Several investigators have suggested using dietary carbohydrate restriction as a therapeutic strategy to allow the host to successfully compete against a tumor [2, 7, 19]. The induced ketosis and increased lipolysis after low carbohydrate diets have…
Glioblastoma Multiforme, ketogenic diet, feasbility, safety, adults, brain cancer, ketosis
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Feasibility of KD during standard treatment with RT and CT defined as successfully following the KD for 14 weeks after start of protocol treatment. So a patient is considered a failure for the primary endpoint if the KD is followed for less than 14 weeks from start of protocol treatment.
Number of days on KD after start protocol treatment
- Compliance to the KD reflected in adequate and stable ketosis (3-4 mmol/l).
- Number of withdrawals or not reaching ketosis <3 mmol/L during the first 10 days of the KD
Overall survival (OS) defined as time from diagnosis till date of death
- Progression free survival (PFS) defined as time from diagnosis till tumor progression or death (whichever comes first).
- Evaluation of neurological functioning will be evaluated by using the Vineland behavior scale (Appendix H) at baseline and at end of protocol treatment.
- A questionnaire for the patients and caretakers on the manner of coping with the diet in daily practice will be filled out by the patient and by the partner/family member at baseline, after 8 weeks and at the end of protocol treatment.
- Toxicity (i.e. adverse events CTCAE grade ¡Ý 2).
Glioblastoma Multiforme is a malignant brain tumor with grim prognosis. Median survival after standard treatment with surgery, radiotherapy and chemotherapy is only 15 months. Therapeutic drugs have been developed, but they were unable to prolong survival in the past decades. We intend to explore the safety and feasibility of an interesting novel strategy, that is the ketogenic diet (a high fat and low carbohydrate diet) that deregulates the metabolism of cancer cells but not of non-neoplastic cells. High-grade gliomas are known for their high glucose consumption and deprivation of glucose could eventually lead to tumor cell death. Hence, the ketogenic diet could be promising in conjunction with the standard radiotherapy and chemotherapy for the treatment of malignant brain tumors. We will treat 12 adult patients with Gliobastoma Multiforme with Ketogenic Diet for 14 weeks as add on therapy to standard chemo-radiation treatment.
Several investigators have suggested using dietary carbohydrate restriction as a therapeutic strategy to allow the host to successfully compete against a tumor [2, 7, 19]. The induced ketosis and increased lipolysis after low carbohydrate diets have been reported to inhibit cancer growth in recent studies in vitro and in vivo [8, 11, 20-22]. Malignant brain tumor cells mainly derive their energy from the anaerobic glycolytic pathway thereby showing an increased glucose utilization in comparison to normal brain. Studies also show that glioma cells are incapable of compensating for glucose restriction whereas normal brain cells can compensate by metabolizing ketone bodies. This suggests a potential disadvantage of tumor cells as compared to normal cells under a carbohydrate-restricted KD [2, 19]. In a mouse brain tumor model of high-grade astrocytoma and glioma, tumor size reduction of 35-65% was observed during treatment by high fat- carbohydrate restricted diets, showing the effectiveness of this therapy . Case reports have shown the effect of KD on tumor growth and survival in two children and one adult patient with progressive glioma treated with KD [9, 19]. Although a 13 year survival in one of these patients suggests a beneficial effect and such a diet appears to be safe and feasible in these patients, no conclusions can be drawn on the effectiveness of KD in these cases.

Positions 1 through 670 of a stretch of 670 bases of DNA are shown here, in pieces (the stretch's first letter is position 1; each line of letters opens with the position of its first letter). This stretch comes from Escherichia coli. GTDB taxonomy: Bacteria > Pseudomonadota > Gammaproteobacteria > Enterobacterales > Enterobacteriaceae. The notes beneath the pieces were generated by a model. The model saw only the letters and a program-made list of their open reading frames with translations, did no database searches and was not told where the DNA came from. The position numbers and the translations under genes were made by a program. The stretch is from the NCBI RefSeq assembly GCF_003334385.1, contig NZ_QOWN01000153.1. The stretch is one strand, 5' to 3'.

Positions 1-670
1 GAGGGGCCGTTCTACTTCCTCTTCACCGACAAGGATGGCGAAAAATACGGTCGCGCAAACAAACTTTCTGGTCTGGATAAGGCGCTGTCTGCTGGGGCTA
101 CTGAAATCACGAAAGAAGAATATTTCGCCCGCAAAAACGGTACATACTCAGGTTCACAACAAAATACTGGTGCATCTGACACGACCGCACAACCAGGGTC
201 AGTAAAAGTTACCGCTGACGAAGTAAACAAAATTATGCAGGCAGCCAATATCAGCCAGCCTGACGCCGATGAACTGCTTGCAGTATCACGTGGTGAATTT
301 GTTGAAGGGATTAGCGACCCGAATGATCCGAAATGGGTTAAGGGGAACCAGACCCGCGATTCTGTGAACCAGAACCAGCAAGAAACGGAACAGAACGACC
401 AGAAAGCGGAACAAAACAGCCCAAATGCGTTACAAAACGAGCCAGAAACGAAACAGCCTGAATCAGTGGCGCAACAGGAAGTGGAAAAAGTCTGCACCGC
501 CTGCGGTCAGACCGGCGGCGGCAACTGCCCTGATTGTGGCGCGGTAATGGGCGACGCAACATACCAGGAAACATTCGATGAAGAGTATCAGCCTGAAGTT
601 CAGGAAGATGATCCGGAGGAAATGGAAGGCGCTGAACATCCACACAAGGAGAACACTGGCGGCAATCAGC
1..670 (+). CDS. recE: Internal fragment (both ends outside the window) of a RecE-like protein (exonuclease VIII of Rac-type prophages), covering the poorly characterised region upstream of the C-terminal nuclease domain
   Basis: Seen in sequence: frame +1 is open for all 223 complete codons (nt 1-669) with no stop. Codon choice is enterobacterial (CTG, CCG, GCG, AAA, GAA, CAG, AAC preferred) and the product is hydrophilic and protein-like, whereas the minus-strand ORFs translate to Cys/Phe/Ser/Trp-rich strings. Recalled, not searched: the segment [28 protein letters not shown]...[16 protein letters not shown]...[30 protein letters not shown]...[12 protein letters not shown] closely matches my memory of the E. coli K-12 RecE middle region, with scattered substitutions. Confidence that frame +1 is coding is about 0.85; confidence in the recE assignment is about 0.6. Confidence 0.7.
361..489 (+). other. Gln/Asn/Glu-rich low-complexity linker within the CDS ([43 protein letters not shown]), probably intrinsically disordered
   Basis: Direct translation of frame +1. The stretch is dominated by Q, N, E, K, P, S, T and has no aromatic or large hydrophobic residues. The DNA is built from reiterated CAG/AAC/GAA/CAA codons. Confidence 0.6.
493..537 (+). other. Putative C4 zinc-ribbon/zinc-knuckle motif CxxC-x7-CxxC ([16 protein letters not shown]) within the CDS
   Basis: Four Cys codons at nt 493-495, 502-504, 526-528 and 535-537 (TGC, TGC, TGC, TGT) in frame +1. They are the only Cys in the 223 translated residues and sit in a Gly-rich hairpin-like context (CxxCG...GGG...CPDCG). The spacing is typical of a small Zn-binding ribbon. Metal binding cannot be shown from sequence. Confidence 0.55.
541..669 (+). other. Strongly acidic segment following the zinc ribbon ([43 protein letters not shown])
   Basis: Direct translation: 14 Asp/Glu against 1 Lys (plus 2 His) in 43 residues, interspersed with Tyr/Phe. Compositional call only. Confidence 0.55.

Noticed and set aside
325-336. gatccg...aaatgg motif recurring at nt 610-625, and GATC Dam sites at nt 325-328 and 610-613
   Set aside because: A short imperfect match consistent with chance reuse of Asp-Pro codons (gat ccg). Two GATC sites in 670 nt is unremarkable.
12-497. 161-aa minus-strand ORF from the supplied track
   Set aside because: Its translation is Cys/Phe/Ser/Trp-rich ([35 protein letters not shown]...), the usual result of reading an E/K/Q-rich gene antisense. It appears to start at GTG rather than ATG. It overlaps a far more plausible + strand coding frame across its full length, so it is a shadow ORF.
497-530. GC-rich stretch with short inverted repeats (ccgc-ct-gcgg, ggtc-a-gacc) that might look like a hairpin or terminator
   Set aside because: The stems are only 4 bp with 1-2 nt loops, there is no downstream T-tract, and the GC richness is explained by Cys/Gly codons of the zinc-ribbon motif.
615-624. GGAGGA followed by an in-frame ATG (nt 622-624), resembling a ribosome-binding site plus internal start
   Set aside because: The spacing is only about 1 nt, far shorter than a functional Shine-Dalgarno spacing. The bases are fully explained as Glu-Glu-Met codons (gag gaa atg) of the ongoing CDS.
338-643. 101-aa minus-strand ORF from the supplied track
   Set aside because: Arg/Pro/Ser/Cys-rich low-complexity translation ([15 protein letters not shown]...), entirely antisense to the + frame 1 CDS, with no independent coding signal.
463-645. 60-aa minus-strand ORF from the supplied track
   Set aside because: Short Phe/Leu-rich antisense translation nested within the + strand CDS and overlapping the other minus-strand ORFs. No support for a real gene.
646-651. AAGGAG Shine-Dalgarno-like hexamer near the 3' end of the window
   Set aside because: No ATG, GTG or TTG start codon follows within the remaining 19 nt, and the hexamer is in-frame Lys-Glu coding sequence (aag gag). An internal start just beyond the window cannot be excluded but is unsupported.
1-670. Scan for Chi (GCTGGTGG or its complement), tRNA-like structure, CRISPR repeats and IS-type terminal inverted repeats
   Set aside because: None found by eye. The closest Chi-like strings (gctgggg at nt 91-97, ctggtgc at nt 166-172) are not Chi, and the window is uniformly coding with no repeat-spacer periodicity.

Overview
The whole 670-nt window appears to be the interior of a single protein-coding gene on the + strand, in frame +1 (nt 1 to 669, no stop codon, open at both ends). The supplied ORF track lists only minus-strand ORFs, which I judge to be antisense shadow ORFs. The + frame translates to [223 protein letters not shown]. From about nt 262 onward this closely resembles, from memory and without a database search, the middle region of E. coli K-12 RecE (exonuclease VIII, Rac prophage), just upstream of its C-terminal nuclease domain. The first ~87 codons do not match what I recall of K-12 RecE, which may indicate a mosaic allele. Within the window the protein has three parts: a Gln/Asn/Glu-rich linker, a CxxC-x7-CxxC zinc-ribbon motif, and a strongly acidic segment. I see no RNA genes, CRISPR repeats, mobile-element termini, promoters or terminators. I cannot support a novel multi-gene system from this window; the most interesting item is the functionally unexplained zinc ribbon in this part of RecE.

Although low carbohydrate intake alone has shown effectiveness in the treatment of brain tumors in several animal models and in vitro studies, the combination of a KD with existing therapies may be more effective. Recently, a KD in combination with irradiation in mice with brain tumors showed an impressive synergistic effect of KD as compared to r RT alone . Nine out of 11 mice with brain tumors treated with KD and RT showed an impressive long term survival and eradication of tumor cells. The profound survival increase is not yet clarified but presumed to be caused by increased radiation cytotoxicity of tumor cells as a result of sensitization by this diet . Also, CT toxicities have been reported to decrease in a cancer model in fasting mice and in patients who fasted two to five days before or after CT was started [7, 14, 15]. The protecting effect of fasting or low glucose levels have also been shown in several neurodegenerative diseases in humans [16, 17]. Although the exact mechanism is unknown, cells harboring low glucose levels appear to be better protected against oxidative stress.